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Tiffany Trimmer

Specialty area(s)

World History, Migration History, How La Crosse connects to World History, British Empire 19th-20th C.

Brief biography

Whatever career path they want to pursue, every person needs to be able to:

• understand complex causes and effects…and explain how they shape present circumstances

• understand how local/personal experiences are related to regional/global trends

• make their own ideas understood by choosing the most relevant, and persuasive, evidence

Studying history gives you the intellectual tool kit to master these daily life survival skills.

For me, teaching a history class means focusing on both historical content and the practical skills necessary to make sense of the knowledge about the past a person has gained. Here are some of the main skills you can expect to practice with me as a student: tracing connections and patterns of interactions over time and across geographical space; making meaningful historical comparisons; having an accurate command of the broad outlines of historical chronology and content; being able to use what is known about the historical context of a primary or secondary source and its author to draw appropriate conclusions; asking clear historical questions that can actually be answered; constructing evidence-based arguments about the past.

I was trained as a world historian, which means that my research focuses on how local, regional, and world-scale historical trends intersect and feed off of each other. Long-distance labor migration is the thing that most fascinates me as a historian -- it is a process that is simultaneously massive (millions of people emigrating each year) and intimately personal (each migrant, family, community having to figure out how to adjust to separation).

My current research focuses on political struggles over immigration quotas, and labor migrants' wages and working conditions that took place in Singapore and the Malay Peninsula in the early 1900s. Why this part of the world? Three worldwide historical phenomena overlapped here -- the British Empire, the Indian immigrant labor diaspora, for-profit plantation-style agriculture -- making it an intriguing case study of the "bring in outsiders who will do the work" tactic that helped overseas empires function ca the 1500s-1900s. In Singapore and Malaya, creating workable immigration policies required complex negotiations among British colonial officials, local planters' association representatives, and Indian nationalists concerned about the perception of Indians as cheap, replaceable labor. Migration policymaking became a kind of arena where local (planters), regional (Indian nationalists), and empire-wide (British civil servants anxious to please superiors in Bengal and London) interests competed. To me, this is the lure of world history -- illustrating how the wider world can work its way into seemingly local issues. As a migration historian, I also have the responsibility to help readers understand the experiences and agendas of migrants in cases when they were not permitted to participate in the policymaking process themselves (as was the case in early 1900s Singapore and Malaya).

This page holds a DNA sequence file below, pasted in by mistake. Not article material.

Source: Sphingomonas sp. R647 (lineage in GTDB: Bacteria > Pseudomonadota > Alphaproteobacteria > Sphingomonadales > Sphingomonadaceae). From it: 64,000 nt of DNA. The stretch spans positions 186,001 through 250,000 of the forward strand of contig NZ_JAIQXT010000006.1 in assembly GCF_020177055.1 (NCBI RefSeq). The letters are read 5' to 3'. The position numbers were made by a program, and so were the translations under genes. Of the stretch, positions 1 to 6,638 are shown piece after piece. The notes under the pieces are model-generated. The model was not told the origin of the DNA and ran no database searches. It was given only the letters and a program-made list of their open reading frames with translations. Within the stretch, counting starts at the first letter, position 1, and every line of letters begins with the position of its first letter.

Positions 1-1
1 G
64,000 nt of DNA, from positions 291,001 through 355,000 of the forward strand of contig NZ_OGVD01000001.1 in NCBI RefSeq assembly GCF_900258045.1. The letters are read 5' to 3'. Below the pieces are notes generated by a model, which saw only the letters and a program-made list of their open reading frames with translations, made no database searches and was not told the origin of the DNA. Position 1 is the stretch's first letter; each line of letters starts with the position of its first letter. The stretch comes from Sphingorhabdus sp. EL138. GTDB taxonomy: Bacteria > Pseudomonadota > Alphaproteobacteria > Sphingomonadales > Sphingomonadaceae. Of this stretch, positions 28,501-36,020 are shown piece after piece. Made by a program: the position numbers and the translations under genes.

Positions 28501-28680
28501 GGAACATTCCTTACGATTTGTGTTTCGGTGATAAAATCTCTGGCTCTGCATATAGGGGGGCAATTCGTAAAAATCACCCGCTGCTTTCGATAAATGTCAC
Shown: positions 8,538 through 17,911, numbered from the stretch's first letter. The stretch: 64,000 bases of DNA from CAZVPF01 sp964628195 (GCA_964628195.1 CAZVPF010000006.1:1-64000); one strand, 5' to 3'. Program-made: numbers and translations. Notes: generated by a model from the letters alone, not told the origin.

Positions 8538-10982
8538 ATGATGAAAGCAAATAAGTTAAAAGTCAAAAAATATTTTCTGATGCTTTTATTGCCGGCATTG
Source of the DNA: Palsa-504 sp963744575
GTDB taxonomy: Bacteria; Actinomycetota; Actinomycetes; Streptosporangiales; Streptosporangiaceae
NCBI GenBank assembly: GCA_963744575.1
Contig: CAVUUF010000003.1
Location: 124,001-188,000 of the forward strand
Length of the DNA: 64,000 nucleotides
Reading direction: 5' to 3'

Ph.D. History, Northeastern University, 2007
M.A. History, Northeastern University, 2000
B.S. History and Politics, Drexel University, 1998

Teaching history

HIS 306: Ethnic America (Counts for GEN ED Credit)

HIS 337: La Crosse, WI in World History

HIS 338: Sugar, Coffee, Rubber & Bananas -- Commodities in World History

HIS 399: Migration and Empire, 1200-1900 (Mongols, Ottomans, British, Dutch)

HIS 200: Historiography & Historical Methods

HIS 490: Senior Research Seminar

HIS 101: Global Origins of the Modern World

HIS 102: Global Transition & Change: Migration in World History

Research and publishing

“Bring in Outsiders Who Will Do the Work: Migration and British Malaya’s Imperial Labor Hierarchy, 1900-1930,” _World History Connected_ 11:3 (October 2014). Available at: